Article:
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[106] The old man's hour had come!

[78] When I had waited a long time, very patiently, without hearing

With a loud yell, I threw open the lantern and leaped into the room.

him lie down, I resolved to open a little–a very, very little crevice in

He shrieked once–once only. In an instant I dragged him to the floor,

the lantern. So I opened it–you cannot imagine how stealthily,

and pulled the heavy bed over him. I then smiled gaily, to find the

stealthily–until, at length a single dim ray, like the thread of the

deed so far done. But, for many minutes, the heart beat on with a

spider, shot from out the crevice and fell full upon the vulture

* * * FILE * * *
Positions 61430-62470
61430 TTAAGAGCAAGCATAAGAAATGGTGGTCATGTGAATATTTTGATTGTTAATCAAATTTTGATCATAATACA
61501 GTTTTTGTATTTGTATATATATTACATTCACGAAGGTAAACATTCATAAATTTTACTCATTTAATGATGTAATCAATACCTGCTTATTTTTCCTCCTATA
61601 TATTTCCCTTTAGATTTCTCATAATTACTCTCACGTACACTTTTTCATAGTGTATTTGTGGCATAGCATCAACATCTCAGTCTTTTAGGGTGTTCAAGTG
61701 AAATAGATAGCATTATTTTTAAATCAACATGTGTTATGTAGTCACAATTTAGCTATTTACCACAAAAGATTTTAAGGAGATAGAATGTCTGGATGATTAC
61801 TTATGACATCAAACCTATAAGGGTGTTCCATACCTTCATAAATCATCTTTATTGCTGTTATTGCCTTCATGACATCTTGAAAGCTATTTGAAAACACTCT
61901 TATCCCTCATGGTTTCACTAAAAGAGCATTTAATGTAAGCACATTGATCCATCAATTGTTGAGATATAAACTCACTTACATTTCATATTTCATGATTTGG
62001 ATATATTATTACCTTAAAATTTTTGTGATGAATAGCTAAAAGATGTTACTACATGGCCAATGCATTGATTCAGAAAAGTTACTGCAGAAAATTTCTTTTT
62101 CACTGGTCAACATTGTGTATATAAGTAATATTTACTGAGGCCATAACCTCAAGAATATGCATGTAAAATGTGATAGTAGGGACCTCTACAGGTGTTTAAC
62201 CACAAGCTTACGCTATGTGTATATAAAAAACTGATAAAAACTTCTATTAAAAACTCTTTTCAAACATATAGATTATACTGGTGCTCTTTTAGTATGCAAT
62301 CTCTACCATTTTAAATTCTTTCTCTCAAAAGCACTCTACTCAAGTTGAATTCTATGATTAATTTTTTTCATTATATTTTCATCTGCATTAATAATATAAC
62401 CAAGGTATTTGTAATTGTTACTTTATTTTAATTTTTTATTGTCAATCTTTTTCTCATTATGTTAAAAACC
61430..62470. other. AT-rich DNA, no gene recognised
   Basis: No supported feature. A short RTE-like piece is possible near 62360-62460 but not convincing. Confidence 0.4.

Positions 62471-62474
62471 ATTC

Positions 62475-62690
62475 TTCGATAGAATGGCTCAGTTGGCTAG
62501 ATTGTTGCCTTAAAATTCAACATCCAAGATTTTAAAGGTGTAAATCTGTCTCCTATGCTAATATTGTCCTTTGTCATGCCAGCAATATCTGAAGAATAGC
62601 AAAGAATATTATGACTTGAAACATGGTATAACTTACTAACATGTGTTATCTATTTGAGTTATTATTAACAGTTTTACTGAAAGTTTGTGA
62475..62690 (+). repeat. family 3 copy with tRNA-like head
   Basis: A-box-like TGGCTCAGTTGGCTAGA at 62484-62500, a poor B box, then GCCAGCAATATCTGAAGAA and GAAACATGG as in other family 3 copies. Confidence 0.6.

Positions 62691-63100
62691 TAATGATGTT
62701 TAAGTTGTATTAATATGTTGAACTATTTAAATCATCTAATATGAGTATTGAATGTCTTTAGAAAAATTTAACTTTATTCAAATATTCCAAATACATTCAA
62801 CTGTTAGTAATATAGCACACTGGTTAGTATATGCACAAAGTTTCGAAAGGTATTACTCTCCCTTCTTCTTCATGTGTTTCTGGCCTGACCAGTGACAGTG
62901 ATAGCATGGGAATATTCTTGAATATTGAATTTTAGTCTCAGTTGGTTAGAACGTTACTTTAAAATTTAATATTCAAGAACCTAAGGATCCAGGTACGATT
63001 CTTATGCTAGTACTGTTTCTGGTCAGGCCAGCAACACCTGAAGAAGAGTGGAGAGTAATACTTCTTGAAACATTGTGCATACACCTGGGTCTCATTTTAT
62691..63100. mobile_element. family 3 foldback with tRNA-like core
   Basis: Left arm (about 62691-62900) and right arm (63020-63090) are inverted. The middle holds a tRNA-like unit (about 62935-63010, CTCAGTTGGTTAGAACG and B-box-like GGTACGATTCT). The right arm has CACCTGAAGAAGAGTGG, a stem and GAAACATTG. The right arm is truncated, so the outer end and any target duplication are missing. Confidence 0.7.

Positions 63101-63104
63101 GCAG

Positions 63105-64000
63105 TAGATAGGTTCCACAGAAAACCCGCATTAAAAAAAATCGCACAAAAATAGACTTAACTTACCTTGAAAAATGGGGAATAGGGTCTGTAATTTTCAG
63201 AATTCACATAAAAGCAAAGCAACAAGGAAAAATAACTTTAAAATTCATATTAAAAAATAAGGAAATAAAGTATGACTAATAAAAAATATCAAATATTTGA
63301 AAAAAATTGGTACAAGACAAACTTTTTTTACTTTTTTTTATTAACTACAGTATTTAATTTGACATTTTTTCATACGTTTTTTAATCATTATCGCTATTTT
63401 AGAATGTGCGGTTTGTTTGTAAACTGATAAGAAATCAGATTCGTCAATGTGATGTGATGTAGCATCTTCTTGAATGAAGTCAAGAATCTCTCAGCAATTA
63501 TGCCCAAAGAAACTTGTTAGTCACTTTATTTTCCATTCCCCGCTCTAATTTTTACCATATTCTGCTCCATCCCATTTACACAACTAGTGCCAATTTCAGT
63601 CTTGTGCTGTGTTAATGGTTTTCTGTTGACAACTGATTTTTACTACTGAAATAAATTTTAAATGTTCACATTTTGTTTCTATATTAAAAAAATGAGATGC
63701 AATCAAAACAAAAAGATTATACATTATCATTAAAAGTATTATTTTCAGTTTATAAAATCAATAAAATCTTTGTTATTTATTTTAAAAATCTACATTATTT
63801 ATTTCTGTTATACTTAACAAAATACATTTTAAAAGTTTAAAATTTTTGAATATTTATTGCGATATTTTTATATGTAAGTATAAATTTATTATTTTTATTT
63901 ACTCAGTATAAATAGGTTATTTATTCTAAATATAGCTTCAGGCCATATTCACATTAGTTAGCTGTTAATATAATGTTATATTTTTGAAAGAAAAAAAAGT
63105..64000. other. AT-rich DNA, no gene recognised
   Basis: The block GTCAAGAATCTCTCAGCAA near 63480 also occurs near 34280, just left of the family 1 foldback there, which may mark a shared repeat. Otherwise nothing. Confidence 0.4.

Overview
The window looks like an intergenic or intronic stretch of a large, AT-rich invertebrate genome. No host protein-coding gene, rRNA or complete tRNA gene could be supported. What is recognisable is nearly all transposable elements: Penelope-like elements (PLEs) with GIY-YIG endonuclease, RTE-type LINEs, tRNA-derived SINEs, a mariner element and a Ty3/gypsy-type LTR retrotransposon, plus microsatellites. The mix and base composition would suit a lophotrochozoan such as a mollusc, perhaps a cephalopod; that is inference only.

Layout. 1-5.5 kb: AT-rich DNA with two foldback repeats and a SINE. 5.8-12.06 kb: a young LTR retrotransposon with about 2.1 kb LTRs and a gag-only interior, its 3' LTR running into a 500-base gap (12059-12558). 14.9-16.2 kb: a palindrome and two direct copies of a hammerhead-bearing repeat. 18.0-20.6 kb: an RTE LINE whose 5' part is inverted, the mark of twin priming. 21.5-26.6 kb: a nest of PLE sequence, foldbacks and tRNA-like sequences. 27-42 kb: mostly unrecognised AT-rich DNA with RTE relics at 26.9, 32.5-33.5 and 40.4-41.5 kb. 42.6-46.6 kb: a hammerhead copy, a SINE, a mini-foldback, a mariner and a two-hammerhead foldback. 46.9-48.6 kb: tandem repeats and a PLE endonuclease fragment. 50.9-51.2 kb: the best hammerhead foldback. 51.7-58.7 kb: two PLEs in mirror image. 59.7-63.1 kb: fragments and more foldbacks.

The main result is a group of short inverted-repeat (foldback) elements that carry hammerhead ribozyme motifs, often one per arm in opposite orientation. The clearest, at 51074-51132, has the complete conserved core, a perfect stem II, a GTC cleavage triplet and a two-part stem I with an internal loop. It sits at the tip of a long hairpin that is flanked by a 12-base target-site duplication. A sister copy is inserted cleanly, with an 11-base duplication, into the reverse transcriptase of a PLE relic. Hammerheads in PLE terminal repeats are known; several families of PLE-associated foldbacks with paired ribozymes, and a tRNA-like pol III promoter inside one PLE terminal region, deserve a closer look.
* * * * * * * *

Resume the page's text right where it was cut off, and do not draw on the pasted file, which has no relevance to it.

muffled sound. This, however, did not vex me; it would not be heard


through the wall. At length it ceased. The old man was dead. I
removed the bed and examined the corpse. Yes, he was stone, stone

[137] I smiled, –for what had I to fear? I bade the gentlemen welcome.
The shriek, I said, was my own in a dream. The old man, I mentioned,
was absent in the country. I took my visitors all over the house. I
bade them search–search well. I led them, at length, to his chamber.
I showed them his treasures, secure, undisturbed. In the enthusiasm
of my confidence, I brought chairs into the room, and desired them
here to rest from their fatigues, while I myself, in the wild audacity of
my perfect triumph, placed my own seat upon the very spot beneath
which reposed the corpse of the victim.